I’ve been thinking about Kate Davies’ blog post a question of proportion ever since she published it in July. She talks about how her disability and her feelings about it have effected what she wears. And this week’s topic for Slow Fashion October is What’s Your Look. So I want to respond to all of that and talk about dressing like me.
Last December I began wearing a medical device on my stomach that I prefer to conceal. Additionally, I’ve gained weight over the past year. The combination led to a body that I didn’t know how to dress.
I started with the most vital – clothing that accommodated my new medical device. It needed to have a rise up to my belly button so the whole thing was covered. Patterns and tighter fits provided the best camouflage.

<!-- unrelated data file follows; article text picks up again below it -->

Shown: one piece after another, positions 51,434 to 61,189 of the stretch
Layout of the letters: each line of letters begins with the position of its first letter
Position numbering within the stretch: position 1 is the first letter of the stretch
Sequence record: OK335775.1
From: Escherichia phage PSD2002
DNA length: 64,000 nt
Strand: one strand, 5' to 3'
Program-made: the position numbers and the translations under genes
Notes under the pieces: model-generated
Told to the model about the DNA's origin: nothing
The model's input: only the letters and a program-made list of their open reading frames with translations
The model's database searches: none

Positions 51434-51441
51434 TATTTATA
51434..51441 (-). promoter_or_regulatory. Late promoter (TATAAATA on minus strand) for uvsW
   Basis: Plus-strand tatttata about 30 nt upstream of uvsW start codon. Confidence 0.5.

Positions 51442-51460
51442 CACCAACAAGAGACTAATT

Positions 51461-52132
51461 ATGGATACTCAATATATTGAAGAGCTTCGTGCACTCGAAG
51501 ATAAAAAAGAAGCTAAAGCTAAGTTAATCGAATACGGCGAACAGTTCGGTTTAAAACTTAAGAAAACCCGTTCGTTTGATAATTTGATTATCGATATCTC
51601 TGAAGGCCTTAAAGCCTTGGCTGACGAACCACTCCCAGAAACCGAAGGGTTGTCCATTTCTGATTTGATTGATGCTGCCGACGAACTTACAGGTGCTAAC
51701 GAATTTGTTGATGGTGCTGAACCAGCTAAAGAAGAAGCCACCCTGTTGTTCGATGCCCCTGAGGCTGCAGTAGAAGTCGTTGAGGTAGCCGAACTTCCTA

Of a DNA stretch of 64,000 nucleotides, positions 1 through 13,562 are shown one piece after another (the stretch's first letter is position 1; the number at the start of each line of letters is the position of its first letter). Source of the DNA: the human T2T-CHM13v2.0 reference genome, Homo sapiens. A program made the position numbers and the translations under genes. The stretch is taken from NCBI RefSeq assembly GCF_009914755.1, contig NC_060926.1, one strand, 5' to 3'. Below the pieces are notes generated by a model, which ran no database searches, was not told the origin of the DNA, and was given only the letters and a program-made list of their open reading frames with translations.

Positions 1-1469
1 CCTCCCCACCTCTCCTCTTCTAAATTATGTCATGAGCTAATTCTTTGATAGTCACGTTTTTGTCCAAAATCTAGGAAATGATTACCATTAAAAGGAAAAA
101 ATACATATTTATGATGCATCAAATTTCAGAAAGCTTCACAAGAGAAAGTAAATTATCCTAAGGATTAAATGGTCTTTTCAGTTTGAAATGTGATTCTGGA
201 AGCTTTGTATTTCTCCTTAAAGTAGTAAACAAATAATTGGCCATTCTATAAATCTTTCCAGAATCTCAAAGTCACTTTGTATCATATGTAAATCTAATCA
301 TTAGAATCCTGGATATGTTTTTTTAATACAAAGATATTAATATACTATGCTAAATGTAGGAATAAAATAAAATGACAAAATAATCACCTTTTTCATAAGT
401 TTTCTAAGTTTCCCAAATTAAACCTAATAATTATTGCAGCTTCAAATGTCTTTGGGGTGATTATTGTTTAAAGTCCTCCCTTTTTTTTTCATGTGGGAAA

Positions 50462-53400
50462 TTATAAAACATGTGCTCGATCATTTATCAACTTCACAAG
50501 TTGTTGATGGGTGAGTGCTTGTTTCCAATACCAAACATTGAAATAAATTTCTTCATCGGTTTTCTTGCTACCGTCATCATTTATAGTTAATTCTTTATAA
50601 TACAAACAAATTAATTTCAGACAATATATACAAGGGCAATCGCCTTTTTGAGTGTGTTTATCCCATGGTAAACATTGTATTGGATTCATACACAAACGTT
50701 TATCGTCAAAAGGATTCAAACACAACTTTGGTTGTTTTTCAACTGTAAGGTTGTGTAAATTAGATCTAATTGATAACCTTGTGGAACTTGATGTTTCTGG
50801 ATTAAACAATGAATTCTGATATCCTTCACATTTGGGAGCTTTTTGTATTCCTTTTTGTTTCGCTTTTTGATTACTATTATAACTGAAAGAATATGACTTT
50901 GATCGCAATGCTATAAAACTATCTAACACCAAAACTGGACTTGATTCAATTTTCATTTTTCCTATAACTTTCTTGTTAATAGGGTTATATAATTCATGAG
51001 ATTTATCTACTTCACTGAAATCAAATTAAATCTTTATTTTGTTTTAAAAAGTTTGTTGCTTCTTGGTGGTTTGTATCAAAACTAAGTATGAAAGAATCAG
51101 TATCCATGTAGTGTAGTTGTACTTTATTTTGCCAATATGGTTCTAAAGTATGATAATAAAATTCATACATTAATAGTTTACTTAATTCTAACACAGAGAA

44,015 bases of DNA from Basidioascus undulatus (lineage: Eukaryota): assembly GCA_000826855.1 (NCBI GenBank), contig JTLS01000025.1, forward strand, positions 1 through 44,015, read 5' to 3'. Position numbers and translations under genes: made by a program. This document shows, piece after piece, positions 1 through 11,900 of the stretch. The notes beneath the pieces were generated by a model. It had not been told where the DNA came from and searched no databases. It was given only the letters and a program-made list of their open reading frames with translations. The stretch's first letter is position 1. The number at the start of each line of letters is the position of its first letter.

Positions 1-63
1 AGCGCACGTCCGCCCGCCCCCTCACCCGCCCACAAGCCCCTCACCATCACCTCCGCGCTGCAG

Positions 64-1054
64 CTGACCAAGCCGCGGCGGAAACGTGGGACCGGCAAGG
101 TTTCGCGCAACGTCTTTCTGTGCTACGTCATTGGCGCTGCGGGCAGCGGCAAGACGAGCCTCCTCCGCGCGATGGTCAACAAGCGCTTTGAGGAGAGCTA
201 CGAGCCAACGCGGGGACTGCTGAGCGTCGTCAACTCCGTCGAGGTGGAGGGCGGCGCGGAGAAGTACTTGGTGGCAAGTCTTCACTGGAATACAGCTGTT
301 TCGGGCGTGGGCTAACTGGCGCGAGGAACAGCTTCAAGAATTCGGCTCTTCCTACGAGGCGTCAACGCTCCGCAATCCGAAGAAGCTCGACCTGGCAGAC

A wide variety of influences led to my selection of tops. In Shrill Lindy West talks about looking at larger bodies helping her to find them beautiful. And as a chronic cancer patient, the rules about what certain bodies and ages should wear don’t seem deserving my attention. I dove into a new wave of inspiration and experimentation, nothing was off-limits.
And this is the silhouette I love – slim fit high-waisted pants with a cropped top. My belly is bigger and home to some of the most intimate parts of my illness, yet I feel like I have found my style in baring it. I feel cool and sexy and comfortable in my skin.